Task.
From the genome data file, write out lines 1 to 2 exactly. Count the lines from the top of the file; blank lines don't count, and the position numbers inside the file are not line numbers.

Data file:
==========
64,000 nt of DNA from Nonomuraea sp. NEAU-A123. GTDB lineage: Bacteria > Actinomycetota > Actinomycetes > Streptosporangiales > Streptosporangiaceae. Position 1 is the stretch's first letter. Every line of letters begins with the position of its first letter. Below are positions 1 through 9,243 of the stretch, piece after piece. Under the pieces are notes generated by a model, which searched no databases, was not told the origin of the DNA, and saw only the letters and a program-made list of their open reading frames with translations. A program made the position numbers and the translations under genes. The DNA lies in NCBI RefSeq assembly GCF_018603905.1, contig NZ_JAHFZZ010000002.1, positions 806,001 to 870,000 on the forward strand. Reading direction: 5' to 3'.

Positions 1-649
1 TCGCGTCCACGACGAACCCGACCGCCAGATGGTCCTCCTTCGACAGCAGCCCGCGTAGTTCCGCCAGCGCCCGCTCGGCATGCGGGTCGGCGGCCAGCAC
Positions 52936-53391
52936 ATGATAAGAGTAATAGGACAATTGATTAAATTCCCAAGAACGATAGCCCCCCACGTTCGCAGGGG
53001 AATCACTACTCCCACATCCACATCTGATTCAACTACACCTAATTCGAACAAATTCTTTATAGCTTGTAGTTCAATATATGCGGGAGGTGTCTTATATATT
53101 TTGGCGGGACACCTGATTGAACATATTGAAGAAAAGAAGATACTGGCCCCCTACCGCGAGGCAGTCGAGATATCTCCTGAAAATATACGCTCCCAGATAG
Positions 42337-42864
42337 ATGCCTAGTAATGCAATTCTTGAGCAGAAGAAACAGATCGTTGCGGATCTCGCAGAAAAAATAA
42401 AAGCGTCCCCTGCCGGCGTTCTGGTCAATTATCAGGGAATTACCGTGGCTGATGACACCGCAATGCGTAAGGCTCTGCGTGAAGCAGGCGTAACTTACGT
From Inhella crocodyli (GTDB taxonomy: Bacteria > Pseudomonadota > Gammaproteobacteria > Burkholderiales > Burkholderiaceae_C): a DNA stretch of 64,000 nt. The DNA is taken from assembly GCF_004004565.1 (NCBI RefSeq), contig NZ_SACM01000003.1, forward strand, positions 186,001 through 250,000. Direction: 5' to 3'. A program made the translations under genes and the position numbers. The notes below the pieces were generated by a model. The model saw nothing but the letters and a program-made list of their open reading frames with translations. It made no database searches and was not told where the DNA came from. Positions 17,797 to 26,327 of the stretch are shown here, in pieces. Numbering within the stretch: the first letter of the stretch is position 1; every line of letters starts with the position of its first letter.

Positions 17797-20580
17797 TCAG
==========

64,000 nt of DNA from Nonomuraea sp. NEAU-A123. GTDB lineage: Bacteria > Actinomycetota > Actinomycetes > Streptosporangiales > Streptosporangiaceae. Position 1 is the stretch's first letter. Every line of letters begins with the position of its first letter. Below are positions 1 through 9,243 of the stretch, piece after piece. Under the pieces are notes generated by a model, which searched no databases, was not told the origin of the DNA, and saw only the letters and a program-made list of their open reading frames with translations. A program made the position numbers and the translations under genes. The DNA lies in NCBI RefSeq assembly GCF_018603905.1, contig NZ_JAHFZZ010000002.1, positions 806,001 to 870,000 on the forward strand. Reading direction: 5' to 3'.

Positions 1-649